Garden

Watermelon Fields and Sunscreen

Wallaroo Scrunchie Shawna

Deep in the heart of North Central Valley in California (north of Los Angeles and south of Sacramento) is a stretch of farm country where nearly 32% of all watermelons are produced in the United States – that is around 1.363 billion watermelon. This summer I went on an adventure with an amazing group of garden geeks with the National Garden Bureau to visit seed companies and see the California Vegetable Trials. We went directly to the fields and learned all about how seeds are produced and simultaneously ate ALL the watermelon. Below you can meet the awesome garden nerds I traveled with on the trip (from left to right photographed by CaliCameraGuy); Farmer Tyler Baras, Gary Pilarchik, Sara Gasbarra, CaliKim, Diane Blazek, and me.

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One of our stops was the Seeds By Design, Inc. watermelon production fields where we watched the workers take care of the watermelon vines (see below). Each worker had a very skilled role that they played in helping the pollination process of seedless watermelons. First they plucked all the male flowers and certain female flowers from the vines. Then they will return a second day to pollinate each and every plant with the remaining buds, while simultaneously cleaning the rows and checking for bugs and other health concerns. Since the female flowers only flower for one day, timing is absolutely critical. The workers were amazing and confident, having done this process for many years. It’s a hot job and one of the things I was struck with is how very little the world knows about how much work it really takes to produce our fruits and vegetables. Every watermelon bite I take in the future will be more thoughtful for me as I now understand that growing our produce is not just about planting a seed and harvesting — there are a lot of steps in between and these workers are making a difference for our food system.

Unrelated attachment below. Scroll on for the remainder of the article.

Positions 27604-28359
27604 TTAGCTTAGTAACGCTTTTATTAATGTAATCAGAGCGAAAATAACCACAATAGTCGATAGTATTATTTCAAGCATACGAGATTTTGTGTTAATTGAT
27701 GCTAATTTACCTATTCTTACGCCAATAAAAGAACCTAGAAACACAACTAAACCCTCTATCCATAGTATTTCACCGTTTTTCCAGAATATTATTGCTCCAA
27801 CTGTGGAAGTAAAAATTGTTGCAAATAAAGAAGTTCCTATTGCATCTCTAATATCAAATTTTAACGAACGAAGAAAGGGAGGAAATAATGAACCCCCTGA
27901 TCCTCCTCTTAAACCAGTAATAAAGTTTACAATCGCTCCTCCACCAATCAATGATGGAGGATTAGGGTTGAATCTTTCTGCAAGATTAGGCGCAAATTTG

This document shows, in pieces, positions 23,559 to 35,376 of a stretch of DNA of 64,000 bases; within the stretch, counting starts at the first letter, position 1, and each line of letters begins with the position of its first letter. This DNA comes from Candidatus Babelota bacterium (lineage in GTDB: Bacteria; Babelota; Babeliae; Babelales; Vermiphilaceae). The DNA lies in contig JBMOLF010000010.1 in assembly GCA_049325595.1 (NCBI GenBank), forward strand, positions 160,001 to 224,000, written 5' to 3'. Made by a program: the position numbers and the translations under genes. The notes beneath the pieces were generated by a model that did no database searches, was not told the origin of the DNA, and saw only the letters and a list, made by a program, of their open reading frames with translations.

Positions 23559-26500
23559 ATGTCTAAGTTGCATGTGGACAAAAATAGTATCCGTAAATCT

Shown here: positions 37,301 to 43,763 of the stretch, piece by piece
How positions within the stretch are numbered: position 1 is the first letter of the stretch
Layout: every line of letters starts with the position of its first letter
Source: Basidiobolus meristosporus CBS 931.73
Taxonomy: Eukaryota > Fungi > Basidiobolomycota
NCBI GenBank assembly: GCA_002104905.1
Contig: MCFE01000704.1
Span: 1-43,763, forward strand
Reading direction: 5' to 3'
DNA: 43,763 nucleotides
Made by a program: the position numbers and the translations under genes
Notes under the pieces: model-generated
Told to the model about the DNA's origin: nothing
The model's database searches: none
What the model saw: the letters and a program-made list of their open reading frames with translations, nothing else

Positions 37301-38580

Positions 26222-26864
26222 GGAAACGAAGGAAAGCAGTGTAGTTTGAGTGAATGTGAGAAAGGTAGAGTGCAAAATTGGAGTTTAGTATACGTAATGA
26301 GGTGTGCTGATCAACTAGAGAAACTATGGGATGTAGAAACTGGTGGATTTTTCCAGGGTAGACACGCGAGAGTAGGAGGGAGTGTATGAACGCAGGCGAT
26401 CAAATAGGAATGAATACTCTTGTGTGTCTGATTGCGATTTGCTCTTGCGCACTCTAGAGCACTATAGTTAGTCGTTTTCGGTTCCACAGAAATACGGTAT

Watermelon Field Workers

Watermelon Field Workers copyright Shawna Coronado

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All of the staff wore long pants, long shirts, and hats for a very specific reason – sun protection. Almost 75% of skin cancer deaths are from melanoma and it is the most common cancer in the United States. Skin cancer rates have doubled in the United States since 1982, so protecting your skin has become more important than ever as estimates say that 1 in 5 Americans will get melanoma in their lifetime. Following the advice of workers who spend their days working in the hot sun, keeping covered well is much better sun protection than working with sunscreen spray or lotion.

Without a doubt, we were sweltering standing out in the 98 degree, full sun, heat of the fields. These farmers know what works and I followed their example; I wore a special “Scrunchie” hat from Wallaroo Hats that I could pack flat in my luggage and wash if necessary (see top photo and right). When the sun was directly overhead, the hat provides full sun coverage on my face. Early morning when the sun was directly in front of me (see top photo) you see the top half of my face is still shaded. I was impressed with the fact that Wallaroo Hat’s special UPF 50+ hats block 97.5% of the sun’s ultraviolet rays.

Remember what the workers taught me about wellness and health in the California watermelon fields – that covering up and preventing the sun’s rays from touching your skin is the best way to stay safe from the sun’s dangers. Use lotions or sprays with a strong SPF protection, wear clothes that block the light, and of course, wear a hat!

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